CSUN opens up avenues of approach for pandemic PTSD


Sam Landau

Photo Illustration: CSUN senior Chris Constantine worries about completing all his homework on Thursday, Feb. 10, 2022, in Manzanita Hall 211 in Northridge, Calif.

David Olvera, Reporter

CSUN is planning to launch a massive expansion of counseling services on multiple fronts to provide support for students and faculty who suffer from post-pandemic stress.

Spearheading the Campus Care Recovery Plan is Shari Tarver-Behring, the dean of CSUN’s Michael D. Eisner College of Education.

Tarver-Behring explained that the program will have several ways of providing support. This would include comprehensive education, professional development, clinical services, websites, workshops and more.

Tarver-Behring explained that there are two main goals for the CCRP.

“How do people identify the impact of the pandemic on themselves, as it varies from person to person. Next identifying services and programs for the spring semester to recover,” said Tarver-Behring.

These goals will be achieved through the CCRP team doing extensive research. They will use data from past student surveys and conduct new surveys about student mental health.

A major component of the plan is their website “CSUN Revitalized,” which will offer students and staff access to information and counseling services, workshops, and dates for keynote speakers. Tarver-Behring considers the website to be the “heart and soul” of the CCRP.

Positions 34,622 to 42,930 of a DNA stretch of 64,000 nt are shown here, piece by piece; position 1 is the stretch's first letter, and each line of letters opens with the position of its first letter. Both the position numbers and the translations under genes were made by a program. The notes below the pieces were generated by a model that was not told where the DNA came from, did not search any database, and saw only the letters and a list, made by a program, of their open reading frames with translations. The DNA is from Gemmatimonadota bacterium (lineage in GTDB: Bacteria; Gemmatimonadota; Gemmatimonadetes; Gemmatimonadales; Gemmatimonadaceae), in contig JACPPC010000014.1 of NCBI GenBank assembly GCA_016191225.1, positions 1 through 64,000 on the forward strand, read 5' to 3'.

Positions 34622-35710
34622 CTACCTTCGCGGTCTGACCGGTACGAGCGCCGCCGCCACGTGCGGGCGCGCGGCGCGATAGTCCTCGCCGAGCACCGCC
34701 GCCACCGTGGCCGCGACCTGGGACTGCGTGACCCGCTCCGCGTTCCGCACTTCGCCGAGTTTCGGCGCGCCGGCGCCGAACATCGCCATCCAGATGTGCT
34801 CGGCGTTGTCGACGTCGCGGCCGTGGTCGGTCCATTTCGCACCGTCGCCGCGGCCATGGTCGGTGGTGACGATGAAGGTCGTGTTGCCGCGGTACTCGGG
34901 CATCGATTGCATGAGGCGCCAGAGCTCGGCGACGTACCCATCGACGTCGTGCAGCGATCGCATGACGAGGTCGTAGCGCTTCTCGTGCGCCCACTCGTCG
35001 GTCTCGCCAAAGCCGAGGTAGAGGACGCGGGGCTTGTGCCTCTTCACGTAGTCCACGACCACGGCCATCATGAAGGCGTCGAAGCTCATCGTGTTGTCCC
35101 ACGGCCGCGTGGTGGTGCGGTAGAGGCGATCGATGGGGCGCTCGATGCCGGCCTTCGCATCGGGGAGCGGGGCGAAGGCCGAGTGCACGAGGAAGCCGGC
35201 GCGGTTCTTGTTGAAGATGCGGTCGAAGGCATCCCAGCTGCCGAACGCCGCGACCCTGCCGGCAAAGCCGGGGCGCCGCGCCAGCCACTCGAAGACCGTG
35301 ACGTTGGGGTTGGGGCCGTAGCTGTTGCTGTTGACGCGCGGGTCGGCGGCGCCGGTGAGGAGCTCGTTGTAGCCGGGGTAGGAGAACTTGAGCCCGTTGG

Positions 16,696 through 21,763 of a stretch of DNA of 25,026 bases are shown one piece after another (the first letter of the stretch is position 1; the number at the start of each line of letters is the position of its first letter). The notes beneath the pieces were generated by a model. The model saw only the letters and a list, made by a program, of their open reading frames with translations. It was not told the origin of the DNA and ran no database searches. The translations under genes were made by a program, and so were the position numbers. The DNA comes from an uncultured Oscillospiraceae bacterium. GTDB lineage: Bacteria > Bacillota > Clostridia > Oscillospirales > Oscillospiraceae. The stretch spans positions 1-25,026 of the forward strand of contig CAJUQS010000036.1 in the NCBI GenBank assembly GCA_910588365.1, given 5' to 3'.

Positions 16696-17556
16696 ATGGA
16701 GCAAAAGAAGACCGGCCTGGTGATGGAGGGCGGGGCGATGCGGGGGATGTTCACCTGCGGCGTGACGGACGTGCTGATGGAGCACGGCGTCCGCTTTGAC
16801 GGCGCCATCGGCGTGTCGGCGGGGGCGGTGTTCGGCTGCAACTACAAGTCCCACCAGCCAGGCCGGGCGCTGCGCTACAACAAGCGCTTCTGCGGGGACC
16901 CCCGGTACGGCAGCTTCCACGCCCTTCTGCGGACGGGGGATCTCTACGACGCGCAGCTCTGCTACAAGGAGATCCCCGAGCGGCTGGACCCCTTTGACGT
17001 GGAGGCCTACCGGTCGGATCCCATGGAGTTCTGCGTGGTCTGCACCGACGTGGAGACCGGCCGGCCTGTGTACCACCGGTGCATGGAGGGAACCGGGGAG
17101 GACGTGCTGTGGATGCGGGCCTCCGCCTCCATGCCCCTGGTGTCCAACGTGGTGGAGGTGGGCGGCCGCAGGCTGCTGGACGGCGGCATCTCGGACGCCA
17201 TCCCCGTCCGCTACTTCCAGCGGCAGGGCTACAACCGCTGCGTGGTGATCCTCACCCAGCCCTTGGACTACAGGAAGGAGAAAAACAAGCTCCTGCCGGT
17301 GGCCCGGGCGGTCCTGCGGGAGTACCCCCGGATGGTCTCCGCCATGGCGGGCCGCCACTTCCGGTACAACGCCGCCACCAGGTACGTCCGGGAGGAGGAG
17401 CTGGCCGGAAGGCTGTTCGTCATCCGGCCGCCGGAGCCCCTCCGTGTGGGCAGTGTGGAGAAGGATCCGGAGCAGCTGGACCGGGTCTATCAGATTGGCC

CSUN Revitalized was scheduled to launch on Feb. 14, but has been delayed due to technical difficulties with no confirmed launch date.

All faculty, including professors and counselors, will be equipped with a virtual “Faculty Toolkit.” This will include strategies for how to support and understand students, both in class and during counseling sessions.

CSUN’s human resources’ Employee Assistance Program will also be providing therapy and counseling services to staff members in the program.

According to Tarver-Behring, the CCRP is needed to deal with the country’s collective grief, as 20% of Americans personally know someone who has died during the pandemic. In diverse communities such as CSUN, that number is even higher.

She went on to explain that not everyone is equipped to deal with the intense trauma that COVID-19 has dealt.

Sunil Obediah, a staff counselor who works with Tarver-Behring, explained that a common symptom he sees in students is anticipatory anxiety.

This is a condition where someone has excessive or debilitating worries about negative outcomes for the future.

Obediah anticipates that there will be new and unforeseen challenges as the pandemic continues, but he feels confident in providing the services needed.

“I am confident that the combined efforts of the Campus Care Recovery Program and University Counseling Service are strongly situated to support our students as they cope with the socio-emotional impact of the pandemic,” said Obediah.